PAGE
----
Substitute Teachers Never Got Much Respect, but Now They Are in Demand

“I think everyone that covered me really did their best,” she said. But “the art teacher isn’t going to deliver the same fourth-grade math instruction that I can.”

Substitutes teachers are “a short-term Band-Aid that shortchanges students,” said Kim Anderson, executive director for the National Education Association, which represents millions of education workers across the country.

The problem starts with the need for more full-time teachers in many school districts. In Arizona, nearly 1,400 teachers left the profession within the first few months of the school year, according to one study. In Florida, the school year began with nearly 5,000 teacher vacancies, according to a video posted by the Florida Education Association’s president Andrew Spar.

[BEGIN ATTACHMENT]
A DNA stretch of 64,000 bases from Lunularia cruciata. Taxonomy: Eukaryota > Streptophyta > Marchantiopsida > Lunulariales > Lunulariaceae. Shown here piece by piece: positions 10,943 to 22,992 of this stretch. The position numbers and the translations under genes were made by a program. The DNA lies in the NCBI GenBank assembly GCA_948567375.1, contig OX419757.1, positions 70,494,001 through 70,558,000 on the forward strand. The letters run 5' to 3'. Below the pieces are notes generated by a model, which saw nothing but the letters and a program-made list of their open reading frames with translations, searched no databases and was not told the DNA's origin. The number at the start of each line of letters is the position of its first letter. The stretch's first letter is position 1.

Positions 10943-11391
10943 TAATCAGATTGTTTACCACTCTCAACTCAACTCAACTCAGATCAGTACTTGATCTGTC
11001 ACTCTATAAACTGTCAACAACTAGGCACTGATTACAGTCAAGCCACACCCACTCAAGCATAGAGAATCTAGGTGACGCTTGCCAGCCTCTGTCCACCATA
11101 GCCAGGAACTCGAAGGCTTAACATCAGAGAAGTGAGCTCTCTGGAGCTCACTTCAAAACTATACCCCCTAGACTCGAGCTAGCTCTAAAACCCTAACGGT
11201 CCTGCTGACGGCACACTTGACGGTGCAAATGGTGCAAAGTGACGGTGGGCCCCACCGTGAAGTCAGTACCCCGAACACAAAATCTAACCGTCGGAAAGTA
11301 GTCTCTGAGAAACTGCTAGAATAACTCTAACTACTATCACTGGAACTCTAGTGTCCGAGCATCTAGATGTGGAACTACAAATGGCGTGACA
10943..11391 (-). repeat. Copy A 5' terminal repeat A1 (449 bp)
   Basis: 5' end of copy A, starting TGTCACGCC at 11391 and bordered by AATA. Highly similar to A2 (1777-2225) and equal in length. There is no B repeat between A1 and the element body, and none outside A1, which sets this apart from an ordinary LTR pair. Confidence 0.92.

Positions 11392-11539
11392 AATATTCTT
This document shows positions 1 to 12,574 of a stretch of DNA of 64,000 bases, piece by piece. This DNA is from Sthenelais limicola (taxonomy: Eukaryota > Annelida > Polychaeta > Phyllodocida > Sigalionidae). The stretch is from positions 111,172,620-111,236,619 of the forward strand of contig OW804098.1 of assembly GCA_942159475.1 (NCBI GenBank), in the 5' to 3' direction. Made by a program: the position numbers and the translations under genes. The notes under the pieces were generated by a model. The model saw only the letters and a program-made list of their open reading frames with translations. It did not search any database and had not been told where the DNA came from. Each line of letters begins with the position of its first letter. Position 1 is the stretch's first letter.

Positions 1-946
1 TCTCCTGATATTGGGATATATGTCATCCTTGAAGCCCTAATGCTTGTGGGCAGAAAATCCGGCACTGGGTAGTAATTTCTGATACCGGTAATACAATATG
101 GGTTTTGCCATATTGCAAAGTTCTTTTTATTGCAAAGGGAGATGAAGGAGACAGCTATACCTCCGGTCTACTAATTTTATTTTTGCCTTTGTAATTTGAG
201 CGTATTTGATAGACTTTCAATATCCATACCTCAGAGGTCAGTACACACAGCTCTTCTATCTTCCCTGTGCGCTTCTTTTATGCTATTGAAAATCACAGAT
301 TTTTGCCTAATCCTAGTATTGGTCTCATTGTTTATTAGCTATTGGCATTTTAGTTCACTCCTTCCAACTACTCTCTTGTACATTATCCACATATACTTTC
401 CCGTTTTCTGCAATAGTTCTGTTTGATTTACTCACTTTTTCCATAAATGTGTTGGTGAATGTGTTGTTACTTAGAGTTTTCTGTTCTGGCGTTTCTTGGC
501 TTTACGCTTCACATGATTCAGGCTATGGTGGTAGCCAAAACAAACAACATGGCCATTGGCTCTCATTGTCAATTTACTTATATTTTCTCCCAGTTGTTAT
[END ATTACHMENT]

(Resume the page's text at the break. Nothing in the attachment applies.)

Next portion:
Low pay, high stress and challenging working conditions have plagued the profession for years. But the fear over contracting the coronavirus has created “the perfect storm,” Ms. Anderson said, where teachers are now leaving, or retiring early.

“School districts are really relying on substitutes, because there are many, many teachers who have left the field,” Ms. Anderson said.

Oregon once had 8,290 licensed substitute teachers, but by Sept. 18, that number had been cut in half. To create a bigger pool, the state, in an Oct. 1 emergency order, created a new license. These substitutes no longer need to pass several tests, or have a bachelor’s degree. They simply need to be at least 18 years old, sponsored by a participating district or charter school, and have “good moral character” with the “mental and physical health necessary” to teach.

In the two weeks after Oregon passed its measure, more than 180 people applied to work as a substitute in Portland public schools, the state’s largest district, according to Sharon Reese, the district’s chief human resources officer.




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